Bob Van Laerhoven – Belgian novelist

6 July 2017

As a Fleming, I knew that my knowledge of Britain’s entry into the Middle Ages was sketchy before I started reading Jack Eason’s Autumn 1066, but, after having read his novella, I must admit that it was also based on clichés and vague concepts. Autumn 1066 remedied this thoroughly. Eason has the gift of condensing and presenting historical facts in such a way that, although manifold and thoroughly researched, they hinder in no way the suspense of his war-story. Eason paints a clear portrait of the growing tensions between various factions competing for the throne, and the leaders of various armies, but also of the common soldiers, ordinary men who were forced to fight the wars of the nobility. For his vivid, and shocking, description of the battlefields, Eason focuses on two such ordinary warriors, Aldred and Cynric. When he describes the man-to-man fights and the deadly swarms of arrows, the reader can actually feel the fear and the agony of the warriors. In spite of the extensive historical background, Eason’s cast of characters, high and low, doesn’t degrade into stereotypes. They remain people like you and me, tackling life as best as they can when they are poor, and victims of greed and the overwhelming desire for power when they are rich. Writing historical fiction is all about keeping equilibrium between a passionate story and historical facts. Jack Eason has done that remarkably well.
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Which reminds me; it’s the time of year I devote to rereading The Hobbit, The Fellowship of the Ring, The Two Towers and The Return of the King. Not forgetting The Silmarillion. Each one a masterpiece of storytelling by one of my literary heroes…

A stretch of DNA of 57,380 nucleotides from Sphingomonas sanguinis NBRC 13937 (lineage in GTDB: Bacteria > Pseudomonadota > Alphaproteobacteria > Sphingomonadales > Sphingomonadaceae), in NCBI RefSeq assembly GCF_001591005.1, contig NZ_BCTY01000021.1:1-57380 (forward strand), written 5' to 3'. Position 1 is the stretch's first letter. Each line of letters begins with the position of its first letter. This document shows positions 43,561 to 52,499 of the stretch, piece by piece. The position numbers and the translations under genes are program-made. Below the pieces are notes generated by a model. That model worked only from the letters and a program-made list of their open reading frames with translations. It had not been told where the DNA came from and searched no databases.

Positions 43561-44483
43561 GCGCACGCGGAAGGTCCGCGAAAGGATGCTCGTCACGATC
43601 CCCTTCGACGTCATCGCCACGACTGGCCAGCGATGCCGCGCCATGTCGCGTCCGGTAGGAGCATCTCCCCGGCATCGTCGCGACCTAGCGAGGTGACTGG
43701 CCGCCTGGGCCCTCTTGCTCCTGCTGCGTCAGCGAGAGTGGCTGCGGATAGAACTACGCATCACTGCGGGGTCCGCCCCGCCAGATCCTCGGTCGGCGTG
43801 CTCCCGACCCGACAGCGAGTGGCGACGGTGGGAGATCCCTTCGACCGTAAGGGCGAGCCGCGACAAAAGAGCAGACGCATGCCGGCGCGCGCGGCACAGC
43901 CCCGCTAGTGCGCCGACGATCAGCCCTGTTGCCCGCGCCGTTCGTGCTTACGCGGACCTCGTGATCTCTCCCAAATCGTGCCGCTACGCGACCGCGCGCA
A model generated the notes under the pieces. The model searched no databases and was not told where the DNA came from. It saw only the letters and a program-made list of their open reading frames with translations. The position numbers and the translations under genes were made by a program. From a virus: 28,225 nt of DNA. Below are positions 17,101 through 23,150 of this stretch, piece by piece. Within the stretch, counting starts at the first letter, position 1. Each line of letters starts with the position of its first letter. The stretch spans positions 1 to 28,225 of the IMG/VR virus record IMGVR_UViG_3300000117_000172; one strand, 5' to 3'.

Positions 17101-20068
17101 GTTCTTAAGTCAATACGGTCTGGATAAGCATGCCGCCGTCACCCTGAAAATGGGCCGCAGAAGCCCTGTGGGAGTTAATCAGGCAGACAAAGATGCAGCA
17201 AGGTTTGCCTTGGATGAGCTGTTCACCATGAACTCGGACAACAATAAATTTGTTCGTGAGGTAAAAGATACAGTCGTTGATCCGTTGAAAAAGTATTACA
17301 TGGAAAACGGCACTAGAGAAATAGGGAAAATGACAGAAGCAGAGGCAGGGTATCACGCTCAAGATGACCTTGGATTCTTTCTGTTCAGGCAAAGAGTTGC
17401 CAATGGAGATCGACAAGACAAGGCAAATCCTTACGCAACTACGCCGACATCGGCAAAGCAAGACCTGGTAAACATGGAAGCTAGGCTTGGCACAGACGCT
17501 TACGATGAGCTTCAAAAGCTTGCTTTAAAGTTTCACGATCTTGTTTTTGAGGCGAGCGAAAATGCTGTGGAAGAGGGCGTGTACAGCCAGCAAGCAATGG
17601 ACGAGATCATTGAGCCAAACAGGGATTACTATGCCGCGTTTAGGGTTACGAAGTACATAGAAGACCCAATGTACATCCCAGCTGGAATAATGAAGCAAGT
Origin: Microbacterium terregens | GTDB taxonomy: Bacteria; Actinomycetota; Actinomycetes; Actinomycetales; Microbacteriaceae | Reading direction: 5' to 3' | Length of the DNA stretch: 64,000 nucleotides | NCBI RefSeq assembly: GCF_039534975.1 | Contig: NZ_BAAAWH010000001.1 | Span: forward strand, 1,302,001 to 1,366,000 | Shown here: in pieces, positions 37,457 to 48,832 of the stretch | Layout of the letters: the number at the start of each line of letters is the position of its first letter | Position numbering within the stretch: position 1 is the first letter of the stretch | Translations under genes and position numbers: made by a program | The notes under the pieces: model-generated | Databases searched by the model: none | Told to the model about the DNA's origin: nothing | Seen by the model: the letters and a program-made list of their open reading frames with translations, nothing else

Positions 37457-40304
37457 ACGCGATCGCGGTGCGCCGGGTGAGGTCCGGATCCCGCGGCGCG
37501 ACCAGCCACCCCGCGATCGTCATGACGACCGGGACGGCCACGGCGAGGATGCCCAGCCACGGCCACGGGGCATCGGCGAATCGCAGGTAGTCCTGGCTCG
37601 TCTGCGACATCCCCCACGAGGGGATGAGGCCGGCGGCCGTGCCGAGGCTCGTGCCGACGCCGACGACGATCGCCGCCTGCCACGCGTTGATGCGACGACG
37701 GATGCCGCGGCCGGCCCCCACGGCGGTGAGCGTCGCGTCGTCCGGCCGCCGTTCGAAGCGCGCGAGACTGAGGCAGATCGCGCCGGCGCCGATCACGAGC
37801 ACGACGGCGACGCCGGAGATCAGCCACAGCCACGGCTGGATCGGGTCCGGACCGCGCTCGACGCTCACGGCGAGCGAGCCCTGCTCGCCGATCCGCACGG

Don’t Describe, Paint Pictures With Words

Don’t Describe, Paint Pictures With Words

From a true lady – Aurora Jean Alexander

Writer's Treasure Chest

Picture courtesy of: https://medium.com/@Reedsy/30-inspiring-writing-quotes-from-famous-authors-ca601bfa5915


When I read this quote I ‘clicked’ immediately with these words; even more since I keep saying that I enjoy painting pictures with words. In my writing exactly that’s what I try to do, even though I’m not always sure it works the way I had planned it.

My back was turned to the door. While I waited for his return, I watched the sparrows playing on the fountain rim while taking quick showers in the droplets which sparkled in the bright afternoon sun.

seems to be better than:

I stared outside waiting for his return. The afternoon sun made the water in the fountain basin sparkle.

I would like the reader to see the sparrows hopping around, rant and rave at each other and still spread the feeling of happiness and joy.

I figure we all had looked out a window once when the weather…

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Pseudo-experts and other lunatics

More hard won advice from an old campaigner. Ignore it at your peril…

Have We Had Help?

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Here’s another post about some of the sharks waiting to pounce on the unwary writer…

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As a published writer, sooner or later you will encounter one or more of the following!

Once you have published a book or books, it is inevitable that you will attract the attention of individuals with a doctorate obtained via the internet specializing in incomprehensibly stupid!

The day when Amazon opened the can of worms by giving everyone and their dog the privilege of being able to offer their opinion on your work on their sites worldwide, was the day the age of the internet troll and other non-entities was born.

Today, not only Indie writers, but also traditionally published ones find themselves on the receiving end of what can only be described as complete hokum by pseudo-experts. For the latter its bad enough that their editors are imposing their often misguided personal opinions…